Santorini (Thira) Island, Greece
Santorini, one of the most famous islands of the Aegean, differs from the other islands of the Cyclades thanks to its geographical morphology, the result of the activity of a now dormant volcano. The large eruption which took place in the 16th century B.C. caused large parts of the island to sink and created a large crater (caldera), a phenomenon rarely seen anywhere in the world. Some scientists make indeed a connection between Santorini and ancient Atlantis. The steep coastline to the west gives way to vast beaches on the east side, some of them sandy and others with pebbles. From the landing-place, Athinios, we can climb up to Fira, the capital, on foot, go by car or on donkeyback. There is a funicular railway for those who wish to avoid the hundreds of steps. Fira is very attractive, with winding narrow streets, arcades and a quarter where the Catholic nobility once dwelt.
There is a most important Archaeological Museum, with a large collection of vases dating from the 7th and 6th centuries BC (including the pieces known as “Thera ware”), a few Archaic and Classical pieces, and some Hellenistic and Roman sculptures and portraits, as well as the Museum of Prehistorical Thera, with an exhibition of the finds from Akrotiri and other areas of the island, dating from the neolithic era up to the 17th century B.C. There is a superb view from Fira to the Kamenes, the two islets of black stone created by the volcano. The islets can be visited by launch. Ancient Thira is a site of great archaeological interest which was occupied by Phoenicians, Dorians, Romans and Byzantines. Down the centre of the city runs the Sacred Way. The buildings include groups of houses, marketplaces, baths, theatres, sanctuaries, the residence of Ptolemy Euergetes, tombs of the Archaic and Classical periods and Early Christian remains. On the surrounding rocks the names of the god Apollo and of men and boys are inscribed in the ancient alphabet of Thira. The site at Akrotiri, one of the most significant archaeological sites of Greece, has yielded the remains of a Minoan city destroyed around 1500 BC by an eruption of the volcano. In effect, this is a prehistoric version of Pompeii buried beneath volcanic ash, with two and three-storeyed houses, with squares, shops, workshops and so on. Among the finds from the houses are marvellous murals (on display in the National Archaeological Museum, Athens), vases, and every-day utensils. On the highest peak of Santorini is a monastery of the Prophet Elijah (Profitis Ilias), where a picturesque religious feast is held on 20 July each year.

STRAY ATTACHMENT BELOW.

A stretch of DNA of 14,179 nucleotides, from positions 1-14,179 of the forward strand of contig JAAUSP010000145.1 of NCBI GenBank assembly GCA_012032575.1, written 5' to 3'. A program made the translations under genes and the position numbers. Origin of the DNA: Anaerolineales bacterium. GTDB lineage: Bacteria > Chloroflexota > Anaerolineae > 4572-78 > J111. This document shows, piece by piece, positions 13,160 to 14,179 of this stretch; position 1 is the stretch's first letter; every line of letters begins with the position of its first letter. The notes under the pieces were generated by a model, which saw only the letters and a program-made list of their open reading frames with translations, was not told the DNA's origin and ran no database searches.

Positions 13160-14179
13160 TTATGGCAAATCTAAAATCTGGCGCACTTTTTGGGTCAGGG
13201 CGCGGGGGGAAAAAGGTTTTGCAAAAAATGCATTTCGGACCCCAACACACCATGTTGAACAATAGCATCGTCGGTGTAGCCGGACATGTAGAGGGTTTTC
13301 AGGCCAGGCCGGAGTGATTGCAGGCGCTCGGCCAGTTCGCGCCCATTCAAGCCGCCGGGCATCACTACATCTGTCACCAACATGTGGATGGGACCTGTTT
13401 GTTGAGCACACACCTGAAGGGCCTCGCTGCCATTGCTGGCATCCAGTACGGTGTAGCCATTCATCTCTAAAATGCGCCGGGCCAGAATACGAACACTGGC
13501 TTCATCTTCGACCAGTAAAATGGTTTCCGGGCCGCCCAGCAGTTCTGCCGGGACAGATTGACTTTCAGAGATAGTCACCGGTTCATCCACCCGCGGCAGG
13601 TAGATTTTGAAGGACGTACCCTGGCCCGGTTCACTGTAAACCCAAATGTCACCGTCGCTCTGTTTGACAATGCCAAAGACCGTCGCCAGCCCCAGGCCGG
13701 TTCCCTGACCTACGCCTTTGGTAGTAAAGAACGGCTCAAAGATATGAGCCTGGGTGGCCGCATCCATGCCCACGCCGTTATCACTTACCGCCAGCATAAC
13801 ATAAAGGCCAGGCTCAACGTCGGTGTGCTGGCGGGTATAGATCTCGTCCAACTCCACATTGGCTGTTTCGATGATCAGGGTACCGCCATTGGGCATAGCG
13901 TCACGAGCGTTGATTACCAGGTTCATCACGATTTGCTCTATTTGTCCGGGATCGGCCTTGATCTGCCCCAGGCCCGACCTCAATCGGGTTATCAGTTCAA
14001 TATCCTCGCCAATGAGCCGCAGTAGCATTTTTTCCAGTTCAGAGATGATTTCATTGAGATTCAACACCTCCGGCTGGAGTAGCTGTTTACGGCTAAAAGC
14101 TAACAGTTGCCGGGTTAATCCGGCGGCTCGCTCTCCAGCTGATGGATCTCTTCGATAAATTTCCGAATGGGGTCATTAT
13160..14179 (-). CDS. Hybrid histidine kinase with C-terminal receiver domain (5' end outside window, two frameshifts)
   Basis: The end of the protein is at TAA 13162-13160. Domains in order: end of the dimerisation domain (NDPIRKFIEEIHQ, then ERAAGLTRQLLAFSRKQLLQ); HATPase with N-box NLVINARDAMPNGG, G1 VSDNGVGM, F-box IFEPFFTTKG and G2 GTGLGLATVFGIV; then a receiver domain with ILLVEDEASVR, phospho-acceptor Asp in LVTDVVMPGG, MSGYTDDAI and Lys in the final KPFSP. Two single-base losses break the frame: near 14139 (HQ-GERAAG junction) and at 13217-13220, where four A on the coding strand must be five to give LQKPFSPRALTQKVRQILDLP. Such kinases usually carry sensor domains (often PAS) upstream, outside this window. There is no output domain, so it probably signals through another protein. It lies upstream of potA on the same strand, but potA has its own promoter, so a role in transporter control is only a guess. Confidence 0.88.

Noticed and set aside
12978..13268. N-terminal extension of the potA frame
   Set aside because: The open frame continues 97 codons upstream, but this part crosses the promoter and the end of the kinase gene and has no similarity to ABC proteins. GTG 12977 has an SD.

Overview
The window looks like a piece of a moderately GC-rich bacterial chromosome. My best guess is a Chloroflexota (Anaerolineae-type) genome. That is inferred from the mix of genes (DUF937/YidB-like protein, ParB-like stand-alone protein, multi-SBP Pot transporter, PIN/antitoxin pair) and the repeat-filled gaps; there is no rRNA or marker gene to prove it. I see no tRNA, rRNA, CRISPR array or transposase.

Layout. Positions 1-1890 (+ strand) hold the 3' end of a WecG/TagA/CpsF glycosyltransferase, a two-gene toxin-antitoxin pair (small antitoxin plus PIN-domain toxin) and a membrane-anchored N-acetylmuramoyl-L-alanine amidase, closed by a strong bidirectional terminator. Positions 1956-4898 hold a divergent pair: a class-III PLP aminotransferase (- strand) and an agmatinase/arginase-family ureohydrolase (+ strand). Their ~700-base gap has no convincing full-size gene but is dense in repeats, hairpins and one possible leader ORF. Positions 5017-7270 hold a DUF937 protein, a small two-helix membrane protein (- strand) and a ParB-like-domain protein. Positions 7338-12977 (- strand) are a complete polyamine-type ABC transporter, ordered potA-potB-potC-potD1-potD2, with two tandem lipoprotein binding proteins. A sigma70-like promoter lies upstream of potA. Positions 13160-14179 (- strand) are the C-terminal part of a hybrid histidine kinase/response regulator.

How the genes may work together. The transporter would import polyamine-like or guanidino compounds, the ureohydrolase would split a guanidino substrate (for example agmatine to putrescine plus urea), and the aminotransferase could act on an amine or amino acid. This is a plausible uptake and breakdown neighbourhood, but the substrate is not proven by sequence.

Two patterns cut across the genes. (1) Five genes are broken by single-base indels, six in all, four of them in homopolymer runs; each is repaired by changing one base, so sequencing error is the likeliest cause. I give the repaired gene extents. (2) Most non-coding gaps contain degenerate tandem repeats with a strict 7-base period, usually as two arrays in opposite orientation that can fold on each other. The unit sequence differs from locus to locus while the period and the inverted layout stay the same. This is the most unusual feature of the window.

The traditional village of Ia, 11 km. to the north of Fira, is a place of incomparable beauty. The unique appeal of Ia lies in its little houses hewn out of the soft rock (some of them whitewashed, others painted blue or ochre), its neo-classical mansions with their courtyards, its narrow paved alleys. There is a superb view out to sea, while it is also famous for its sunset. Also of interest are the villages of Imerovigli, (which has been declared a preservable settlement), with a marvellous view of the entire area, and medieval Pyrgos. Among the best bathing beaches - some of them with black sand and others with pebbles - are Kamari or Armeni, Amoudi, Baxedes, Perivolos, Perissa, Monolithos and Kokini Paralia. Finally, it is worthwhile to take an undersea trip with the submarine Atlantis. Trips take place only during the summer. The peculiarities of the natural environment, the unusual architecture and the outstanding monuments of Santorini attract very large numbers of visitors in the summer.
Useful telephone numbers:
Police: 22860 22.649
Community Office: 22860 22.231
Archaeological Museum : 22860 22.217
Museum of Prehistorical Thera: 22860 23.217
Airport: 22860 31.525